Another product that we're excited about is one -- hats off to our regulatory team. The fact that these guys are able to get this through the FDA and 510(k) this year is a huge deal. This has been tried for many years, and we've not been able to do it. So it's -- I'd say Jeremy and team simply deserve a shout-out for sure, but just can't be more excited. This is a first and only expandable screw. [The] look about the excitement about expandable technology in the market, I would tell you that it is the only fixation product on the market that is interoperably expandable.

So when you start to think about what ATEC looks like and you start saying, "Gosh, the double-digit growers in this marketplace are groups that are spine-focused, are organic product development machines," and you start to see the contribution of this machine as a percentage of revenue moving forward, it makes me very bullish in terms of what we're accomplishing from a portfolio perspective.

So kind of switching gears and talking about revitalizing the sales channel. I will tell you, the -- without the ability to revitalize the product portfolio, compelling and garnering the best of the best salespeople becomes very, very difficult. One of the things that distinguish this company when I came on was their hospital access. And so 9 out of 10 IDNs, or integrated delivery networks, and 21 out of 25, ATEC has access to. As we continue to mature in this market, that will be a hurdle for a lot of companies and one that becomes a real asset to ATEC.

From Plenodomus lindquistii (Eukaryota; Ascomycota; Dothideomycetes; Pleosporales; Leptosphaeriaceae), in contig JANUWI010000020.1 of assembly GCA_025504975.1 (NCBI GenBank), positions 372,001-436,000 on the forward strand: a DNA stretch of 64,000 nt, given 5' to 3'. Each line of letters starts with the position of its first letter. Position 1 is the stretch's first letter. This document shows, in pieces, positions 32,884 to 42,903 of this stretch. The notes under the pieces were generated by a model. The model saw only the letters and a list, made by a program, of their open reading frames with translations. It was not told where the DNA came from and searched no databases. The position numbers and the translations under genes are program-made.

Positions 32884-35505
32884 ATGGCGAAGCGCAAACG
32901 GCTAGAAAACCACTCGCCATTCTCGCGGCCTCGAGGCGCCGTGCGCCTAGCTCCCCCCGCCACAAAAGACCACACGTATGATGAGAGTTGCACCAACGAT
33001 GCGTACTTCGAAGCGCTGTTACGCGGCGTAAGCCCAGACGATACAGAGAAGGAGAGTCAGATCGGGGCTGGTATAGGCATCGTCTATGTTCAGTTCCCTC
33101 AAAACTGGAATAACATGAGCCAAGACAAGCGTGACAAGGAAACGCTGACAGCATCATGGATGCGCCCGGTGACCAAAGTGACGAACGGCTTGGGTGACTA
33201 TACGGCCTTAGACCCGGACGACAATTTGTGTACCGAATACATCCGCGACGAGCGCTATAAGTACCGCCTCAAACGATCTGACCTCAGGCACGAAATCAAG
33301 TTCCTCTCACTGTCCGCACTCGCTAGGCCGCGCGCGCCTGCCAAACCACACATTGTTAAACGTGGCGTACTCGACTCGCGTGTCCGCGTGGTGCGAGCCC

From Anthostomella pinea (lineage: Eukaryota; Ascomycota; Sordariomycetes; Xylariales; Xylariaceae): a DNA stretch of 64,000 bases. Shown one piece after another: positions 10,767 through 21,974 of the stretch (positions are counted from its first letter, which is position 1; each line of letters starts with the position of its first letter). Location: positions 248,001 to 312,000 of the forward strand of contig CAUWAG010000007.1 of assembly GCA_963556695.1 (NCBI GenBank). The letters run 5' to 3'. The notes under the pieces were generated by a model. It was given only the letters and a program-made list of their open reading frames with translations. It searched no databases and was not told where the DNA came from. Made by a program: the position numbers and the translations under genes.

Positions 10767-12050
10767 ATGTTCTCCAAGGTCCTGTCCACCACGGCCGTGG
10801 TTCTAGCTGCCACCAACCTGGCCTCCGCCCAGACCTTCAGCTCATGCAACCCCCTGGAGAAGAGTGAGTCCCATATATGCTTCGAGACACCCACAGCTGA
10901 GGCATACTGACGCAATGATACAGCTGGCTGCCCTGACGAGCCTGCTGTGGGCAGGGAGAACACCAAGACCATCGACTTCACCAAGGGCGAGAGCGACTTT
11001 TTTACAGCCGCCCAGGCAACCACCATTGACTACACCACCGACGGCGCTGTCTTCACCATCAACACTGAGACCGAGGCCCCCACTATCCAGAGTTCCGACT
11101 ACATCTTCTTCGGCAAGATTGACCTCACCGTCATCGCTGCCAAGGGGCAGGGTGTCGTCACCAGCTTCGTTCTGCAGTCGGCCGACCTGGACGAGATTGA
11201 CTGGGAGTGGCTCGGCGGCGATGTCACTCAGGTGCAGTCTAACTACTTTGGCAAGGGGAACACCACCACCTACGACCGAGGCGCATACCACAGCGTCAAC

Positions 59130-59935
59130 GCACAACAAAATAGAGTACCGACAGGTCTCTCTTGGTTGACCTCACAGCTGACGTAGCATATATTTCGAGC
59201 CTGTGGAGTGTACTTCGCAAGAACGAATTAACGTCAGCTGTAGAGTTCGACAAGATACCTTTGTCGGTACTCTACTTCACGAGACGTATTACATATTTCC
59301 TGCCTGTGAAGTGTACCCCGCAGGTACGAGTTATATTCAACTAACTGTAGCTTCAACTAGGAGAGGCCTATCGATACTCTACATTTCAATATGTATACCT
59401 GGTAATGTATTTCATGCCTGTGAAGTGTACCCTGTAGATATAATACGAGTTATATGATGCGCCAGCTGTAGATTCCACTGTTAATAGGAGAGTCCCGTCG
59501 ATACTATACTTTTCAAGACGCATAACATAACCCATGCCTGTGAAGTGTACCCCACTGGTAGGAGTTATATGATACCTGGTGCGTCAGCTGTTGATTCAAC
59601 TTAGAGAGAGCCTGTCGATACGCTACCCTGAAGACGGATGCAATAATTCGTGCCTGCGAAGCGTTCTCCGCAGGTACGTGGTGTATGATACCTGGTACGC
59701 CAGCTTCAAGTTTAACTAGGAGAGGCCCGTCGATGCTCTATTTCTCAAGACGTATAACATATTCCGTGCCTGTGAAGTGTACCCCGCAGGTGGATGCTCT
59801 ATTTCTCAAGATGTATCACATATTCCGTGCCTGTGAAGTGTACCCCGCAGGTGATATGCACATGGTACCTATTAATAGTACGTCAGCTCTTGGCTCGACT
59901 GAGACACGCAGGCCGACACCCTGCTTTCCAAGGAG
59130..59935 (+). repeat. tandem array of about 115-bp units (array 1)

The thing that we have to do, though, is scale distribution. And there becomes not a number of distributors. We've gone from 187 distributors in 2016 to 80 in 2018. I think it speaks volumes to the work that's being done here as it relates to more revenue per distributor, less volume of distributors. And I think when you look at organizations of ATEC's size and you look at a bit of the legacy ATEC or Alphatec distributor, what you see is when you don't have a distinguished portfolio or you can't create clinical distinction, what happens is you end up partnering with a guy and his dog, and then you get 2 surgeon friends. And the challenge becomes is, how do you work yourself out of that when you can't control the volume of commission that the guy and his dog is dictating because you have no distinction to ultimately leverage the relationship?

And so the only legitimate way to ultimately grow becomes is, how do you create strategic distributor-type relationships that incentivize growth, the commission rates become reasonable, they're scalable, and the distributor organizations are valued by the type of service that they provide to the community? And this is one that we're focused on immensely, and we're walking toward exclusivity. We cannot reach our goals as a company unless we have people focused on what we do. And so to me, these things are relatively apparent and I'd presume what you would expect out of this company.